Google Wallet’s PayPal Moment

Google Wallet's PayPal Moment


The blogosphere this morning is abuzz with commentary about the latest Google Wallet update, and for good reason. There are several significant changes to the way the search giant’s digital wallet works, which are making it both a safer and a more consumer-friendly payment service. So while it is far from clear whether the upgrade will manage to give Google’s mobile payment ambitions a much needed boost, it is certainly a step in the right direction.


But what struck me the most about this upgrade was not necessarily any single feature that was added to the wallet or improved, but rather how much different the service looks now, compared to the initial idea. Indeed, today’s version looks very much like a payment service many of us have been using for more than a decade. Yes, I do mean PayPal.

Google Wallet’s Upgrade


So let’s take a look at exactly what Google did. There are three big changes:

  • Google Wallet now supports all major credit and debit cards. Until now, users’ options were limited to a choice between a Google-branded prepaid card and a Citi-issued MasterCard (a credit card).
  • Account information is stored on Google’s servers, not on a NFC chip. The chip will now store a wallet ID, which Google calls a “virtual card number”, which will be used during the actual transaction. However, the sales amount will be charged to the credit or debit card selected by the user. Google tells us that they did this to make it easier for banks to integrate their systems with Google Wallet. Yet, even so, the process can drag on for “a few weeks”, we are told. More on that in a minute.
  • The wallet can be remotely disabled. If you lose your phone, you can now go online and disable your Google Wallet account. All card and transaction data will then be deleted.



Of course, none of these updates does anything to remove the two biggest obstacles to Google Wallet’s progress: there are just too few compatible phones and point-of-sale (POS) terminals. And while there is every reason to believe that within a year or so the vast majority of smart phones will indeed support NFC, and so be Google Wallet-ready, a wholesale upgrade of the merchants’ checkout equipment will take much longer. In the meantime, mobile payments services that rely on currently available technologies, like Square, will be free to grow as big as they can get. But there is another noteworthy aspect of the story.

Google’s PayPal Moment


By far the best comment on Google’s announcement that I read was made by PayPal’s Anuj Nayar. Referring to his own company’s service, he noted that:

We’ve had a cloud-based digital wallet for well over a decade that’s already regularly in use by over 110 million people.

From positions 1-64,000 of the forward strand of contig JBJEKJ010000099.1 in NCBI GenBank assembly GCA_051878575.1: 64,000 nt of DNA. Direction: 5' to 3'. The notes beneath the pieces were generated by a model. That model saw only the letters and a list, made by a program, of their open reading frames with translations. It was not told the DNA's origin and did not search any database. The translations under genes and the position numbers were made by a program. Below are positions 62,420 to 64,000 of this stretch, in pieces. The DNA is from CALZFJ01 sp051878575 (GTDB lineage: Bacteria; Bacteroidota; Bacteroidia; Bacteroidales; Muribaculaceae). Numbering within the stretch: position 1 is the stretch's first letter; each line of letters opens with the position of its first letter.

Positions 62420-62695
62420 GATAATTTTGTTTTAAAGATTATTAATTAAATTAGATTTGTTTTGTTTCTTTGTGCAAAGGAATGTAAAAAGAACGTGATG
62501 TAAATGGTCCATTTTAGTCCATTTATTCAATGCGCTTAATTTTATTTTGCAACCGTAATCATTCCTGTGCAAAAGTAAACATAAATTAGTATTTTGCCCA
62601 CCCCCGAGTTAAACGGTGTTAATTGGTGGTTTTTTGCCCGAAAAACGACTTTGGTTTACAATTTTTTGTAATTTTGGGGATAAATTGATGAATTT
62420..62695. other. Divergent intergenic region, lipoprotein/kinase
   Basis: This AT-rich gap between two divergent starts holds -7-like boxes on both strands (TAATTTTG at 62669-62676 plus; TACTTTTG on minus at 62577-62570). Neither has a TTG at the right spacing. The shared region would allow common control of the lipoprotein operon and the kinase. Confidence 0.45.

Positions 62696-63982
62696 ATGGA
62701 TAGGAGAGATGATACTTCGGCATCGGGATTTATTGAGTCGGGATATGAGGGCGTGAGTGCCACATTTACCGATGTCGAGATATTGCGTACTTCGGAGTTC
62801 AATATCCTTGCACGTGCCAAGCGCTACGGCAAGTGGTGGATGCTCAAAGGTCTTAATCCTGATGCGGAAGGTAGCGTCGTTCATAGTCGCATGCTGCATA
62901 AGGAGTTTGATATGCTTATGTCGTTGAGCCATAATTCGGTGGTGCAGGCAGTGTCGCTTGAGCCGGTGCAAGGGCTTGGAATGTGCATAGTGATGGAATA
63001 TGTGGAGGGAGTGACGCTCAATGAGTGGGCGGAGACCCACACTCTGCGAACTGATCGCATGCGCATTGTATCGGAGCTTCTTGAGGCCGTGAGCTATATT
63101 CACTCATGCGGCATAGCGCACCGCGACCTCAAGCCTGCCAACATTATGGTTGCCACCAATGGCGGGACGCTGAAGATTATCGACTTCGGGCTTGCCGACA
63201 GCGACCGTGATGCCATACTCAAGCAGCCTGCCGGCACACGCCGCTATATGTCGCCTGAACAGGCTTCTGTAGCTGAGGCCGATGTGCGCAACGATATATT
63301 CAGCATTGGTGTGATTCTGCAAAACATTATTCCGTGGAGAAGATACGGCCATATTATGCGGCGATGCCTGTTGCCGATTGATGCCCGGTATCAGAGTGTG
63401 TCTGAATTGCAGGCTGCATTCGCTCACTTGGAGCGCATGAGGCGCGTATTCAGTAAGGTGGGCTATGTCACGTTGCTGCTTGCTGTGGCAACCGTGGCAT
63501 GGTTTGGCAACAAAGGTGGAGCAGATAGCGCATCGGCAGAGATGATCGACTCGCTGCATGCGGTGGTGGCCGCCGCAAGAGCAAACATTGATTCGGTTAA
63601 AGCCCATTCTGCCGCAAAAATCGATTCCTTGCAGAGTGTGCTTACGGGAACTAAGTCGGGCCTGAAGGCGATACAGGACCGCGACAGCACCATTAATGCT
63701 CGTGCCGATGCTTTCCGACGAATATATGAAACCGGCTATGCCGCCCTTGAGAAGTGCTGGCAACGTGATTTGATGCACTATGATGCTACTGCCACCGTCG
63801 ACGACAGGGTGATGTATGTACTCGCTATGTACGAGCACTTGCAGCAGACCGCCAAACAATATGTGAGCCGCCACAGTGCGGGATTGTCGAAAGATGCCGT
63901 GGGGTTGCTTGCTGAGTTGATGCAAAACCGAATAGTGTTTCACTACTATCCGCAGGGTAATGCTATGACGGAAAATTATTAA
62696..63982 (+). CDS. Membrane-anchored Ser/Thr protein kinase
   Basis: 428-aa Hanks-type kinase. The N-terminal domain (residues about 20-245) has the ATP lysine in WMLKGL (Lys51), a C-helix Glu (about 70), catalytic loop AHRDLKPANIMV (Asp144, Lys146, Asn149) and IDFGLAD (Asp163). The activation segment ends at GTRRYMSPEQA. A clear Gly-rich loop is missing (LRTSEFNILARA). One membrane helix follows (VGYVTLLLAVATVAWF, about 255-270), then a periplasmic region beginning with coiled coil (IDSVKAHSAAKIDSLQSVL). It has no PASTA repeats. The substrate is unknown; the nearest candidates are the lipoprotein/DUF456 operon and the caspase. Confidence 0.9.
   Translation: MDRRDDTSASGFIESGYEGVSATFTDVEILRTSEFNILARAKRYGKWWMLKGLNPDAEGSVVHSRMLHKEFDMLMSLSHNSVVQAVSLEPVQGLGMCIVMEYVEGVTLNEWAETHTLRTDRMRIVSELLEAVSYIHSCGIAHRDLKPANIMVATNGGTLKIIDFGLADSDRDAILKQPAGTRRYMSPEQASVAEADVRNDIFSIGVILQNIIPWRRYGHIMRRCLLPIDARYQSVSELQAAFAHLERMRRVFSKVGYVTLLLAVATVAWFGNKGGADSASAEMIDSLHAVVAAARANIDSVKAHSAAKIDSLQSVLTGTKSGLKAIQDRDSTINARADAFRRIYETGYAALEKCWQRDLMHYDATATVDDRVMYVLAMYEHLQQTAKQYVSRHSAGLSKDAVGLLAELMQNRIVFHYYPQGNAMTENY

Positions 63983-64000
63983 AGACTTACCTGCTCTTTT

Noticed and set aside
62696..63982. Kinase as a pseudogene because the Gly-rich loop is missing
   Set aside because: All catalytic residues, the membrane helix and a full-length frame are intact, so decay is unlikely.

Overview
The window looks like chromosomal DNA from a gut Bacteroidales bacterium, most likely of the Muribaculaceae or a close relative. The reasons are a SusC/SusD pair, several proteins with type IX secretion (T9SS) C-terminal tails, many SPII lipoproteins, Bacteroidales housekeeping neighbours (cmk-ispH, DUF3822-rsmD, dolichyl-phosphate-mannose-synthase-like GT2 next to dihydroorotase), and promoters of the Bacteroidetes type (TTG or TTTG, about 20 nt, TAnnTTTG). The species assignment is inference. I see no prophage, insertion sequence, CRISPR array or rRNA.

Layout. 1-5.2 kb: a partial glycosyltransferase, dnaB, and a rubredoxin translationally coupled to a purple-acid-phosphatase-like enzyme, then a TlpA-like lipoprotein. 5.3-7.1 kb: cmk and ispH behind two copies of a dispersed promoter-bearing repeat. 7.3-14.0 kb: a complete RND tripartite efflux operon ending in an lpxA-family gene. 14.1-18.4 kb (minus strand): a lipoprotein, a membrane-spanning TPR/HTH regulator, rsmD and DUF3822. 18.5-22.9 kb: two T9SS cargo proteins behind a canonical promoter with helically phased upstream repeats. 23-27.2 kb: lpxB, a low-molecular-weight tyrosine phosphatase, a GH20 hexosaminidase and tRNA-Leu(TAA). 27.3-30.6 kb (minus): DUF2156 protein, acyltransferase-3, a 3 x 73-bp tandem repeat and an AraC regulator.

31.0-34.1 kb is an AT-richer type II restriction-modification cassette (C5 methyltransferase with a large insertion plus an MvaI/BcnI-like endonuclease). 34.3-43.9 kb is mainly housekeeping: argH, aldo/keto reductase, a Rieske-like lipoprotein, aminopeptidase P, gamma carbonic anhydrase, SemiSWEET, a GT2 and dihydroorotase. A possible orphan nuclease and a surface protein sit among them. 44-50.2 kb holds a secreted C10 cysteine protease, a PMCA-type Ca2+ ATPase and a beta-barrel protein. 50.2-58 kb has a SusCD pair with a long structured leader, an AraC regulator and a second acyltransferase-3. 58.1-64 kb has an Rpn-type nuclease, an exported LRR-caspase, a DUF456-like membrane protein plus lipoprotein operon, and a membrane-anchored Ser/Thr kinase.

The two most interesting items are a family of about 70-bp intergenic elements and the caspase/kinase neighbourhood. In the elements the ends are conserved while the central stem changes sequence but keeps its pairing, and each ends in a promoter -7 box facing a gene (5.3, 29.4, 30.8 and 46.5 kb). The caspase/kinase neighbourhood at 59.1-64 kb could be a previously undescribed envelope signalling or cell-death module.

Google’s updates are “another validation of PayPal’s approach”, he added. He has a valid point, although Google Wallet clearly aims to go far beyond what a traditional PayPal account does. Still, if storing account information on the service provider’s own servers (as PayPal does it), would have made the integration process that much easier, I don’t see why Google would have wanted to try doing it any other way. The Wall Street Journal’s Andrew R. Johnson tells us that Google’s executives didn’t know what they were getting themselves into:

Google’s initial plan was to work with individual banks, which then would help enroll their customers in the service; however, the company realized this method could take too long.


“This was an approach that from a negotiation and integration standpoint could take several months to a year,” Robin Dua, head of product management for the service, said in an interview. “Given how many banks there are in the U.S., this approach could literally take a lifetime to work through.”


Well, how can you not know that dealing individually with each of these banks would take a long time? There is no valid excuse for Google here.

The Takeaway


Whatever the shortcomings of Google’s mobile payments strategy, the company’s digital wallet is slowly turning into a product that consumers would actually want to use. I think the best way to describe it would be a “mobile PayPal”. Not that Google would call it so, but that’s exactly what it is.


Even though Google Wallet has been struggling to gain any traction, I still like its chances better than its competitors’. At the very least, the search giant has managed to figure out how not to do it. By contrast, Isis — Google Wallet’s biggest competitor — is yet to launch even in a test mode. And I think I could safely predict that Isis would also find plenty of issues to deal with, before it gets it right. By the time it does get it right, Google may well have won the race. Just look at what Square has done with the early lead it had in its own m-payments niche.


Image credit: Androidpolice.com.

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  1. Azubuike

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